11. How can't you figure out a way? You're doing this in your code: Moving Y - Testing collision with: - Wall - Magic user - Boss - River Moving X - Testing collision with: - Wall - Boss - River - Graves - Graves Don't you see the problem here? You're checking for collision with Magic user after you move in the Y direction, but after you move in the X direction, you don't check for collision. You're checking for collision with Graves twice after you move in the X direction. Hint: If you fix the collision on the first condition, the second condition will never run. You need to check for collision with Graves once for Y and once for X.
  12. Litz

    Just starting out questions

    The book your uncle gave you explains things step by step, which might be good if you don't have any experience, but it's really big. If you want a different approach, I suggest Accelerated C++, though you need to pay alot more attention to what you're reading in that book. In my opinion, start reading C++ How to Program since you already have it and do the exercises at the end of the chapter to see how it goes.
  13. Litz

    Pointers and when to use?

    Quote:Original post by Refacull So essentially what you're saying is if the player had 100 different toyota supra's and each one had a class of its own. And each class for those cars contains a variable that defines the owner as 'player A'. But then you can make it so *owner just points to a var 'playerCar' for all 100 different supra's while taking only 1 spot of memory allocation versus the 100 pre-pointer application? If that is indeed how it works, then it makes sense to me now. Yes, something like that. Instead of each supra holding a player that would end up being the same for all the 100 supras, you just point to the original player.
  14. Litz

    Pointers and when to use?

    For now you don't really need them, but there are situations where they are useful. You'll most likely start using them when you start learning about polymorphism. Anyways as an example, imagine a game. This game has some players, and each player can race against eachother for the other players' car. In this situation, you could have a class "game" to hold the players and the cars. If for each car you wanted to see his owner, class "car" could have a pointer to a class "player", where the pointer would be the owner. If you stored the owner as a "player" in the class "car", you would be making tons of instances of the same player (imagine if one player had 100 cars). This isn't a good example, but I think it's understandeable.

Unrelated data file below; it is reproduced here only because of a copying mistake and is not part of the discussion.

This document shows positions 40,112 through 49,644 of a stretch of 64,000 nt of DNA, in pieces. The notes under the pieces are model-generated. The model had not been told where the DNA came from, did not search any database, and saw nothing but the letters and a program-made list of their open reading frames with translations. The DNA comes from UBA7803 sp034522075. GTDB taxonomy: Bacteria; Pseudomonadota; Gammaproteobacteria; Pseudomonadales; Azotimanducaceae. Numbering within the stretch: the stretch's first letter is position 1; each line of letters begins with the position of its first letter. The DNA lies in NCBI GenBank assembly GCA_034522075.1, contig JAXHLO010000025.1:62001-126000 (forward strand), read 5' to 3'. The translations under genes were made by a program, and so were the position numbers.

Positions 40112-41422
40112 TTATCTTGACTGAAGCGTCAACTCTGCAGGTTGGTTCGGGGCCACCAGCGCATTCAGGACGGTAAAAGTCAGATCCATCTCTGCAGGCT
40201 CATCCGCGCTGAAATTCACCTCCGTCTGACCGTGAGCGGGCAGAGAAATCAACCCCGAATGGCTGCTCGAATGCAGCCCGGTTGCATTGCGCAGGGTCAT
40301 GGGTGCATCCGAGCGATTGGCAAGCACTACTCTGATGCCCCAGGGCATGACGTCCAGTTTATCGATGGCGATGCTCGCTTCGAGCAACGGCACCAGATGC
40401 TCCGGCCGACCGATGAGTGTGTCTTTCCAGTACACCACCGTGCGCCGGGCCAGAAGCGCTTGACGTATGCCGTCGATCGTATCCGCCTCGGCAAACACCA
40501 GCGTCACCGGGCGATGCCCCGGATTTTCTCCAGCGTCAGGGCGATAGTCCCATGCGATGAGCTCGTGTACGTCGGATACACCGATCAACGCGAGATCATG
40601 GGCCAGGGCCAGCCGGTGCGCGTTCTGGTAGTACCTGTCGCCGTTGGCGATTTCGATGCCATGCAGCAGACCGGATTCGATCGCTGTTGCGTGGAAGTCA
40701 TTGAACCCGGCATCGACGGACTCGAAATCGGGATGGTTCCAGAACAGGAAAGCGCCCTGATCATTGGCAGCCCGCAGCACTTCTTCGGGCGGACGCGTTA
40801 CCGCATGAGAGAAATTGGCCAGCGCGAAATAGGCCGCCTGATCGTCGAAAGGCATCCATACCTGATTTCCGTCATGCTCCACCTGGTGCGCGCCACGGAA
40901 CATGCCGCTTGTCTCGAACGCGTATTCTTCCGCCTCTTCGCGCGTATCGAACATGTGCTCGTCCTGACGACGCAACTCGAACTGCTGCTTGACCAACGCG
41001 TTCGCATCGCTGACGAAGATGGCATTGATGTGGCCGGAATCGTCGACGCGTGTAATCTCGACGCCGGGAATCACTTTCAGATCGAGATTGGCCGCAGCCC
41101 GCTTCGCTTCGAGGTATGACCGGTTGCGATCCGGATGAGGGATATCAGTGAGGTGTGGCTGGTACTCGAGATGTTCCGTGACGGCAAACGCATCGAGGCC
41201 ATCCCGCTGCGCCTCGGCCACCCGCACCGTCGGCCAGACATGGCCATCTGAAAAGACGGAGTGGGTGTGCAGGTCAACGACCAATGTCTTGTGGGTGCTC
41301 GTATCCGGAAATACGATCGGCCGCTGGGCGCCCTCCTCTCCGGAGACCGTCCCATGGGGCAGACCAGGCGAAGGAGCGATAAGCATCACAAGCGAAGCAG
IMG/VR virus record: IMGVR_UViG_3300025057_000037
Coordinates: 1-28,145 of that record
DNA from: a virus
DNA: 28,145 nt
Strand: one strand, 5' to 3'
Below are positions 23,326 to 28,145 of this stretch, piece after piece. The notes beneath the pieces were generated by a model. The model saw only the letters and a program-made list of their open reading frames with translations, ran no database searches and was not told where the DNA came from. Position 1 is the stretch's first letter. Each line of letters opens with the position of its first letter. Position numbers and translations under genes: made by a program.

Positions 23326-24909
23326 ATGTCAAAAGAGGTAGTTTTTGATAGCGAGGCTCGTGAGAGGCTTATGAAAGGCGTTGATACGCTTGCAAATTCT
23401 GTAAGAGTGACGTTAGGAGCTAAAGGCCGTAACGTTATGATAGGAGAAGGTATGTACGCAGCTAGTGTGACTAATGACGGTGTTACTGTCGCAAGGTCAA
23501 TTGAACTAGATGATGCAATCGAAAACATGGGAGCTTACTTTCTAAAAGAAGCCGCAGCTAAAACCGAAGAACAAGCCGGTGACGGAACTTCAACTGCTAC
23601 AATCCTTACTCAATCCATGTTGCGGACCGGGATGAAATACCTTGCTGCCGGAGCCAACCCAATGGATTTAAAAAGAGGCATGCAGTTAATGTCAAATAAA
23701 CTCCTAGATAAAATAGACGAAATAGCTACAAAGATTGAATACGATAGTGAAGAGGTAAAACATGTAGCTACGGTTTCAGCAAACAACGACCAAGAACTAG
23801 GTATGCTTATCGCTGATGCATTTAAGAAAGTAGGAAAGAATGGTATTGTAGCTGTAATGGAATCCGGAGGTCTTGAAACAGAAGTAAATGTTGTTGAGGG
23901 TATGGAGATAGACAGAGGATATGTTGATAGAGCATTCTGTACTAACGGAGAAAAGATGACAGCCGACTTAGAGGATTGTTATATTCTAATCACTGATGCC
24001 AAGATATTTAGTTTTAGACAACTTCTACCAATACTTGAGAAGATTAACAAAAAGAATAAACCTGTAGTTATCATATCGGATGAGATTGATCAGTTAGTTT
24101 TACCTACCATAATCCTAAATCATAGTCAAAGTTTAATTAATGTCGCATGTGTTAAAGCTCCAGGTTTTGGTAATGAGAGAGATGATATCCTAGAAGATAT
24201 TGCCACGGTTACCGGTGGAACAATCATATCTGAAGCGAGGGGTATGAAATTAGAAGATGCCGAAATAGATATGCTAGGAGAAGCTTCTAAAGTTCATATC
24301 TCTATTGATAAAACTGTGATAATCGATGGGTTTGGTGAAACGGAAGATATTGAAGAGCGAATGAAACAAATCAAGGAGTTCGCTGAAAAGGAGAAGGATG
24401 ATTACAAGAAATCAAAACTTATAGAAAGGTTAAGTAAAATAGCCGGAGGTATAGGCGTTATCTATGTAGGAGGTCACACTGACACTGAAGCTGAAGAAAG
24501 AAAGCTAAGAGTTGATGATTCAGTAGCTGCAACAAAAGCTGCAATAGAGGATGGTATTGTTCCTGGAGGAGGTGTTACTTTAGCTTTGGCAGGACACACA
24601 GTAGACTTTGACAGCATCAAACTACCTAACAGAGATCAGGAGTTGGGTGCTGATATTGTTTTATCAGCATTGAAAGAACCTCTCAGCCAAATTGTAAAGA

15. Litz

    Pointers and when to use?

    For now you don't really need them, but there are situations where they are useful. You'll most likely start using them when you start learning about polymorphism. Anyways as an example, imagine a game. This game has some players, and each player can race against eachother for the other players' car. In this situation, you could have a class "game" to hold the players and the cars. If for each car you wanted to see his owner, class "car" could have a pointer to a class "player", where the pointer would be the owner. If you stored the owner as a "player" in the class "car", you would be making tons of instances of the same player (imagine if one player had 100 cars). This isn't a good example, but I think it's understandeable.
  • Advertisement
×

Important Information

By using GameDev.net, you agree to our community Guidelines, Terms of Use, and Privacy Policy.

We are the game development community.

Whether you are an indie, hobbyist, AAA developer, or just trying to learn, GameDev.net is the place for you to learn, share, and connect with the games industry. Learn more About Us or sign up!

Sign me up!